Factors Contributing to the Low Survival Among Women With a Diagnosis of Invasive Cervical Cancer in Ghana

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Cervical cancer is one of the most common cancers among women worldwide, and more than 85% of the disease occurs in low- and middle-income countries. Although it ranks as the most common cancer in Ghanaian women, there are no data available on cervical cancer survival.


Information on women with a diagnosis of cervical cancer from 2010 to 2013 was collected from the Komfo Anokye and Korle-Bu Teaching Hospitals through review of paper-based and electronic medical records (including pathology records) at the oncology units and the departments of obstetrics and gynecology. Telephone interviews were conducted with patients and relatives to gather further information. Data were recorded using a standardized questionnaire and analyzed using summary statistics.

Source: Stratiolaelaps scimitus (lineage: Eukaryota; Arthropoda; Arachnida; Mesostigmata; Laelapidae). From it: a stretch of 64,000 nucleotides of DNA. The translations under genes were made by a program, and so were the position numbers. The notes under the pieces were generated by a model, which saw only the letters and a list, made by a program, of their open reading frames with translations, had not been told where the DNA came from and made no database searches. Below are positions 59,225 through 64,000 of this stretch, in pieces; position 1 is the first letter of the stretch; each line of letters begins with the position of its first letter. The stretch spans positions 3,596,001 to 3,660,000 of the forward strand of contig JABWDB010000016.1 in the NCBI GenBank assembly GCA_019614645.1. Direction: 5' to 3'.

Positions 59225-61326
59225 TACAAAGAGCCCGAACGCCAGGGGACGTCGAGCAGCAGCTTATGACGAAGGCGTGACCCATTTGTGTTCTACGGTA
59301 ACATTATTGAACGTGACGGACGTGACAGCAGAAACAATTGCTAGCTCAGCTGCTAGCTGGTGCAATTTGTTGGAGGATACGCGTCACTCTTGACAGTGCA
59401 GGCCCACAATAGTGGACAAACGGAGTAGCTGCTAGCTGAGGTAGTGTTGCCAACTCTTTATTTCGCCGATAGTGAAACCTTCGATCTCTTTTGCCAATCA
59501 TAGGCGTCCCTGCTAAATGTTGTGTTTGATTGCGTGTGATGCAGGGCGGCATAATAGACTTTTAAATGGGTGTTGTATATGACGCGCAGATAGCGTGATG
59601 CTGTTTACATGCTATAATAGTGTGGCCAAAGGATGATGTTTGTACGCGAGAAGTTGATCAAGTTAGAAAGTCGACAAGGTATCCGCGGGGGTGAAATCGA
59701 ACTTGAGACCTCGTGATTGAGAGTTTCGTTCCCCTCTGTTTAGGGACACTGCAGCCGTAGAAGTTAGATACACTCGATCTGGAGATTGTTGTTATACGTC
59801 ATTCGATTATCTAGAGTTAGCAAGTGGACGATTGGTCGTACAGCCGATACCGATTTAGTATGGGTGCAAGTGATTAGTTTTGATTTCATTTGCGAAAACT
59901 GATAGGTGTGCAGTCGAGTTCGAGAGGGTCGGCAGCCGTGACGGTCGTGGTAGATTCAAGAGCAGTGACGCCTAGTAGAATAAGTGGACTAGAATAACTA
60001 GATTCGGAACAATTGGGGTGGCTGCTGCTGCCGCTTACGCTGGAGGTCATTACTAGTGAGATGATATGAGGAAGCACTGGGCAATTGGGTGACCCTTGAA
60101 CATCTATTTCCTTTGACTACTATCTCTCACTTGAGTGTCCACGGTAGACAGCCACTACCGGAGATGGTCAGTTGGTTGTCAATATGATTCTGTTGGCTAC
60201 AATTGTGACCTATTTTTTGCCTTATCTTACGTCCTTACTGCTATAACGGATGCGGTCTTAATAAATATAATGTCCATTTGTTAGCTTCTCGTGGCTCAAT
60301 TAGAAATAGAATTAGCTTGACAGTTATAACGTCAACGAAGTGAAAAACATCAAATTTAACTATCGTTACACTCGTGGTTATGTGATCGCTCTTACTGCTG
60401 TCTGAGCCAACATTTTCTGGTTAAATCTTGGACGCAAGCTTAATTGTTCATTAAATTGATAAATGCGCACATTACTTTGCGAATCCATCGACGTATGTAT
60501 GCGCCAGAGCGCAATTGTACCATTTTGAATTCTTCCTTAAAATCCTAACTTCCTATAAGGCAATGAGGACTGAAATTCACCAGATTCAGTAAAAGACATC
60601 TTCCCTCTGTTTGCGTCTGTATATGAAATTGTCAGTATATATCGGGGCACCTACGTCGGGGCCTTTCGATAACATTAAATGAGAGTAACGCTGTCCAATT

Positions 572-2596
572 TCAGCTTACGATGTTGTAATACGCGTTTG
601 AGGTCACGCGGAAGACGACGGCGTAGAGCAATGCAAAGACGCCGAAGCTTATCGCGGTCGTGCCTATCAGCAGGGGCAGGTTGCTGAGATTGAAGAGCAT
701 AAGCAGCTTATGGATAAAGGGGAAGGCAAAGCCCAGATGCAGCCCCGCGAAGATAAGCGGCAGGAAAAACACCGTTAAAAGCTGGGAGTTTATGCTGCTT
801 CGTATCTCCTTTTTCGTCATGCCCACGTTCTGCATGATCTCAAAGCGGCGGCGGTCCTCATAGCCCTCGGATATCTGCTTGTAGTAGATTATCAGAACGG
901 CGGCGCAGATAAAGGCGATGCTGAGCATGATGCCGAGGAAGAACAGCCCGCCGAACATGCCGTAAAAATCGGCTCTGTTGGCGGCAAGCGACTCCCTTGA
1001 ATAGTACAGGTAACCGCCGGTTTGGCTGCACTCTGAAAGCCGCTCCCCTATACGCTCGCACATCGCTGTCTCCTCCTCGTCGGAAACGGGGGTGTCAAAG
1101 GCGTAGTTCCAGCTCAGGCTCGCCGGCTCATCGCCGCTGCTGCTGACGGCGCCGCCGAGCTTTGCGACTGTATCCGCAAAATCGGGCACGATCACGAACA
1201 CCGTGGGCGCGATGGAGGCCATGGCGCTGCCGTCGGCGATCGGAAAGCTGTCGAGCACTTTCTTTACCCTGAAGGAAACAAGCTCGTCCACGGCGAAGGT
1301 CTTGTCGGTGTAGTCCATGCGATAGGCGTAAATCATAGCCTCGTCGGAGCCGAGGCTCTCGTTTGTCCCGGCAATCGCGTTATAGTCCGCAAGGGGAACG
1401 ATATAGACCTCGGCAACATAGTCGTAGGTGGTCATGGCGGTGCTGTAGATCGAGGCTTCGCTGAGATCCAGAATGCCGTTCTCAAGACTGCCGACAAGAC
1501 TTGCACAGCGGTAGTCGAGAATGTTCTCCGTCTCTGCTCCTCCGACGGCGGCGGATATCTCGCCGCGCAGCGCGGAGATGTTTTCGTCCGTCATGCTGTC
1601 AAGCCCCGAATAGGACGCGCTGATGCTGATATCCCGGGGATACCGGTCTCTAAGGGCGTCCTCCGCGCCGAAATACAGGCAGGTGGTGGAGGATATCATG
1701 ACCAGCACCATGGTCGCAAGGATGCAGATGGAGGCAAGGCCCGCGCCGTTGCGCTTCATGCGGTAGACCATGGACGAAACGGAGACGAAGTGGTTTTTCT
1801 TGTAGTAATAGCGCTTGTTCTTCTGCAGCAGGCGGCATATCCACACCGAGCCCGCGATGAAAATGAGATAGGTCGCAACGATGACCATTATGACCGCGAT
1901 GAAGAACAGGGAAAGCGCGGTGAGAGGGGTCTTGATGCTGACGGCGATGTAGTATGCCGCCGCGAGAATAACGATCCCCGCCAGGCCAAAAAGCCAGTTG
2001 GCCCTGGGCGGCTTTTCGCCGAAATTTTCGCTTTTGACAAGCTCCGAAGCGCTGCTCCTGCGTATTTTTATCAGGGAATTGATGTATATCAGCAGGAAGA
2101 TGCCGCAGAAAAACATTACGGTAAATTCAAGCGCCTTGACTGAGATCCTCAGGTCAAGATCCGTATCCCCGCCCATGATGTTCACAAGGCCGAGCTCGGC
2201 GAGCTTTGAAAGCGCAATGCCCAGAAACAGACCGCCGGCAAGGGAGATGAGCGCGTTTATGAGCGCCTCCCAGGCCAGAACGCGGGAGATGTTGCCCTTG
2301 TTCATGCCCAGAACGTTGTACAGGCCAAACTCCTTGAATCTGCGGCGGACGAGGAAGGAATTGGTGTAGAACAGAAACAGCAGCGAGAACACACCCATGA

Information for 821 women was available for the survival analysis. Of these, 497 (60.5%) died during follow-up. At 3 years after diagnosis, survival was 39%. Survival was lowest in women with stage IV disease. Women with squamous cell carcinoma had a survival advantage over those with adenocarcinoma. Furthermore, women who received surgery, radiotherapy, and chemotherapy had better survival than did women with other forms of treatment.


In conclusion, cervical cancer survival is low in Ghana and is likely to be improved if a greater proportion of the disease is detected early. Improving knowledge of the disease for early diagnosis, reducing financial barriers, and greater organization of health care delivery are likely to improve survival from cervical cancer in Ghana.

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